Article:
Researchers at the University of Toronto have isolated a gene that predisposes people to Crohn's disease.
Crohn's disease is an inflammatory bowel disease and its prevalence is increasing in industrialized nations. Existing treatments are considered unsatisfactory, often requiring recurring hospitalization and surgeries. Using DNA samples from family groups, Siminovitch and her research team employed a technique called positional cloning to first locate the chromosome containing the gene and then identify the gene.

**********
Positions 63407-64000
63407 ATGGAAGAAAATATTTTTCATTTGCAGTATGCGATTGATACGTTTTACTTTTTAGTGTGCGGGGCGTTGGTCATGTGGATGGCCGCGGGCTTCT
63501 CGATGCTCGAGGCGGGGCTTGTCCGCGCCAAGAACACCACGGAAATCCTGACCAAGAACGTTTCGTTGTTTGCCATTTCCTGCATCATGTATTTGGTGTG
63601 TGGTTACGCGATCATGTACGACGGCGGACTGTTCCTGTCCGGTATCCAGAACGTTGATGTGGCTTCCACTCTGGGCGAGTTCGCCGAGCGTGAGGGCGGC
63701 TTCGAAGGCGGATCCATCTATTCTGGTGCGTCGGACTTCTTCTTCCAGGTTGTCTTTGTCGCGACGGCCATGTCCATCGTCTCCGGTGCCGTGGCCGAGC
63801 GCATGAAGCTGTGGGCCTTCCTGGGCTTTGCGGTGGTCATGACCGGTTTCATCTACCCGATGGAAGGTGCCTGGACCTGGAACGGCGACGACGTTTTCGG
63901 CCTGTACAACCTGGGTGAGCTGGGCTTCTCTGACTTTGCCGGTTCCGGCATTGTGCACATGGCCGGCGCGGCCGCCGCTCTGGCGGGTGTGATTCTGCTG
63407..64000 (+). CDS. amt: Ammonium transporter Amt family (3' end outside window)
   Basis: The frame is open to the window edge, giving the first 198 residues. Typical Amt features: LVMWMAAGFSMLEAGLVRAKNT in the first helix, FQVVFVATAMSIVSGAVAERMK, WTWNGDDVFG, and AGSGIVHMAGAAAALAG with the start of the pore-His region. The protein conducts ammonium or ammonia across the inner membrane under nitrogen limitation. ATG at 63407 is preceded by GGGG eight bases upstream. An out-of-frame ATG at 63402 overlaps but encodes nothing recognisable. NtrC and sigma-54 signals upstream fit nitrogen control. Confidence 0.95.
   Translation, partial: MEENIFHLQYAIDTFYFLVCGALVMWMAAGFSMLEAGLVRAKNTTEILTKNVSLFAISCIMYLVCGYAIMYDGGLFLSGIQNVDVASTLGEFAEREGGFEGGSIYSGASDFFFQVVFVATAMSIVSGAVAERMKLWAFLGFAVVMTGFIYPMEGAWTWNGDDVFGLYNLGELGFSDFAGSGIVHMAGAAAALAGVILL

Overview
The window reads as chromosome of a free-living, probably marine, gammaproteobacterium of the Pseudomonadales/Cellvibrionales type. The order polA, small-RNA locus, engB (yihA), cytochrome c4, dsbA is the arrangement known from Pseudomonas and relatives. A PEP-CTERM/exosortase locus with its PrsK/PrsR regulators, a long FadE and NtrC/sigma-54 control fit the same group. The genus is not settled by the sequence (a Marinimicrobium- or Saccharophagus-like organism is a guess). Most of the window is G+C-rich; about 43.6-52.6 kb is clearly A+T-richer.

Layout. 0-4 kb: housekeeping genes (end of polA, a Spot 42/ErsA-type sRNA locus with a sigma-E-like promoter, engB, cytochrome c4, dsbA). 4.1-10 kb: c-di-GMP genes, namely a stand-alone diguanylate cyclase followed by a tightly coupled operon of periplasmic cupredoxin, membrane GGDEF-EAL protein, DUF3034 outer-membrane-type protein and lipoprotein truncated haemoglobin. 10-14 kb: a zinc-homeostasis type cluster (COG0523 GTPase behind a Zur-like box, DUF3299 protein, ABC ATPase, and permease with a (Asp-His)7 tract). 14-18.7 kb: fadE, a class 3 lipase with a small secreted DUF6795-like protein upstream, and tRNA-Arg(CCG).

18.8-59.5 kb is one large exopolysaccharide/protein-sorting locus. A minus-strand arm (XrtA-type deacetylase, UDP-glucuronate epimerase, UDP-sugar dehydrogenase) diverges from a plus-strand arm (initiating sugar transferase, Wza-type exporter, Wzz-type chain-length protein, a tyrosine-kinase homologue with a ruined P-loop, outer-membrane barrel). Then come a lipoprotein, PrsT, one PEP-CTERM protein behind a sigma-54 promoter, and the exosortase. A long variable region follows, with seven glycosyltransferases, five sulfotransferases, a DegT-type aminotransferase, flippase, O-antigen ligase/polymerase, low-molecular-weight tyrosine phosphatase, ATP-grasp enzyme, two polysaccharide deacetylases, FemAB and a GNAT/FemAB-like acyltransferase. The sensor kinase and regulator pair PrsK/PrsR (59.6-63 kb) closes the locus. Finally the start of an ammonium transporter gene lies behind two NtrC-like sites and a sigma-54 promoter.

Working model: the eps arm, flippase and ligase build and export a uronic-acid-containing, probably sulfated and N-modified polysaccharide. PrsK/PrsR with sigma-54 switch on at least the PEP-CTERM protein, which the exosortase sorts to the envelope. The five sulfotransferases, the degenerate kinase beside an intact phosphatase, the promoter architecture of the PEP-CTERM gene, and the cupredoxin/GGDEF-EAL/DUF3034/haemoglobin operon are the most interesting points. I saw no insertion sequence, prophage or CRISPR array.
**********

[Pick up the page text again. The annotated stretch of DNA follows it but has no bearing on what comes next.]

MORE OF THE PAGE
The gene isolated by the researchers produces a protein that sits on the cell surface and regulates how substances enter and exit the cell. In a majority of Crohn's disease patients, this protein functions improperly and allows toxins easier access to the cell.
The ability to test for this protein malfunction will help physicians distinguish between Crohn's disease and ulcerative colitis, the other major form of inflammatory bowel disease known. The malfunction is not present in ulcerative colitis, so this gene alteration provides a diagnostic test to help distinguish between the two diseases. Siminovitch says that this information can also be used to diagnose Crohn's disease at an earlier stage and to develop new approaches to treatment. She and her fellow researchers are now working on the development of a chemical that would alter the protein to restore its normal function.